November 3, 2010 at 3:29 PM | Unregistered CommenterQuincy

How soon did your 17 year old son get back to throwing a baseball after the surgery? My 17 year old just had the surgery April 12th, 2011 and we're trying to determine when it is safe to throw a little bit. Thanks in advance for your input.

April 17, 2011 at 9:57 PM | Unregistered CommenterDave

Improper breathing, neck posture, throwing techniques will lead to thoracic outlet syndrome. It is fairly easy to treat with chiropractic adjustments, neck exerices and myofaascial release.

June 23, 2011 at 12:00 PM | Unregistered CommenterCharlotte Chiropractor

I had the rip reduction and the muscle cut out as well. I also had an AV fistula put on for roughly 3 months. I just started swinging and throwing last month. This was the best thing that has ever happened to me. Prior to the surgery I touched 82 from the outfield on a good. I took basically a year off and am now 85-87 from the outfield. So I would definitely recommend any aspiring baseball playes to have the rib reduction and to be so patient with how long the recovery time is.

April 2, 2012 at 10:05 PM | Unregistered CommenterKevin Roebuck

My son was 15 when he was diagnosed with a "clot on top of another clot," his Freshman year of high school. He had chiropractic adjustments before and after the clot with hopes that he wouldn't need the rib resection surgery. During his Sophomore year he had more complications with pitching, so played shortstop only, and decided to have the surgery after his baseball season was over. He began physical therapy about 8 weeks after the surgery and began some baseball mechanics. Still no pitching or heavy lifting until 3 1/2 months after surgery. When he began the throwing program he quickly realized the remarkable difference of how good his arm felt. "Loose, not so tight." He also noticed that his hand had more feeling in it, which meant more control of the ball out of the glove transfer. In January of his Sophomore year he was pitching 87mph and since his surgery he hasn't been clocked. For my son, it appears this has been a good decision to have the surgery. We used the Texas Rangers surgeon, Dr. Gregory Pearl.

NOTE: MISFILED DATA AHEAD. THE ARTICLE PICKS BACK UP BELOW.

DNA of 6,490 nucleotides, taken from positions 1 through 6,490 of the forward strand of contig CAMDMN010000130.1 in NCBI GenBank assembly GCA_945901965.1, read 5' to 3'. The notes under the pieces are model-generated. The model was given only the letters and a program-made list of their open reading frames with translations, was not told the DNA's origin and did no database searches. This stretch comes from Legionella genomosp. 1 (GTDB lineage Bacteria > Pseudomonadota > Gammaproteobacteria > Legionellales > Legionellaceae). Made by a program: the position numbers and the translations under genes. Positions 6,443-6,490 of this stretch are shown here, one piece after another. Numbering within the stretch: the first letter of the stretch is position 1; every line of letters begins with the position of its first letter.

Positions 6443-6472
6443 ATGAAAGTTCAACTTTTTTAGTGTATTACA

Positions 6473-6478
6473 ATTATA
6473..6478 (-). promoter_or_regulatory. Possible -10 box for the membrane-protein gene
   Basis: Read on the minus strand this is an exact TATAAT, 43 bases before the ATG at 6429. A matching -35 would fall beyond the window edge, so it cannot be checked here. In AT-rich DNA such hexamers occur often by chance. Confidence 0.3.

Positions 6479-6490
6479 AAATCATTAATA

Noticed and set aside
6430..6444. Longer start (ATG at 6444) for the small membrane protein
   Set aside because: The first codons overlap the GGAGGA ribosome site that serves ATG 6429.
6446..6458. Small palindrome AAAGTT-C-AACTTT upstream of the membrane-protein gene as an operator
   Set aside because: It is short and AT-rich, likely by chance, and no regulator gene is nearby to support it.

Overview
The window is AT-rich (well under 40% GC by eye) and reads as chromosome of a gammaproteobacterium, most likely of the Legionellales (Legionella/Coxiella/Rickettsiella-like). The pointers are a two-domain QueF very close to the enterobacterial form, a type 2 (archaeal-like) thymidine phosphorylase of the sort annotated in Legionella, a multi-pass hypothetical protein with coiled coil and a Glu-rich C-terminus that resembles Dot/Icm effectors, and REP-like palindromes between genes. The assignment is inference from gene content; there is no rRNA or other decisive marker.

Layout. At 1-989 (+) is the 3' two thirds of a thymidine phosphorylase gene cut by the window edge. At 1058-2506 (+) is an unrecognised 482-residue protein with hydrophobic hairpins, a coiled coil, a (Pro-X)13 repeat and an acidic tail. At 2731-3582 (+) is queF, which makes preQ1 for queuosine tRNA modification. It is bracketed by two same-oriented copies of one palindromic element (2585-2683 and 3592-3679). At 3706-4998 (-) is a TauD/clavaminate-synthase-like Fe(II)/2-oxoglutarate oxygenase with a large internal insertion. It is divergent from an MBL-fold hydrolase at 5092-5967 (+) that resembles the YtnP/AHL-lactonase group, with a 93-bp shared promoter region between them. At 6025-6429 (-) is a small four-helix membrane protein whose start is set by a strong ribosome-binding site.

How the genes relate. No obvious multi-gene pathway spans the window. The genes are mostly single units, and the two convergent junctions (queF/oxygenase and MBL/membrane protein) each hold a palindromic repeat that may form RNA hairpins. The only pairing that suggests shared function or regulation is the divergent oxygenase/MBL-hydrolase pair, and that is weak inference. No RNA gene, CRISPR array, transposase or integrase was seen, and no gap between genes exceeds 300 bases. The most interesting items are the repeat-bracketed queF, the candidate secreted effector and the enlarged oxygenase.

October 2, 2012 at 10:04 PM | Unregistered CommenterJody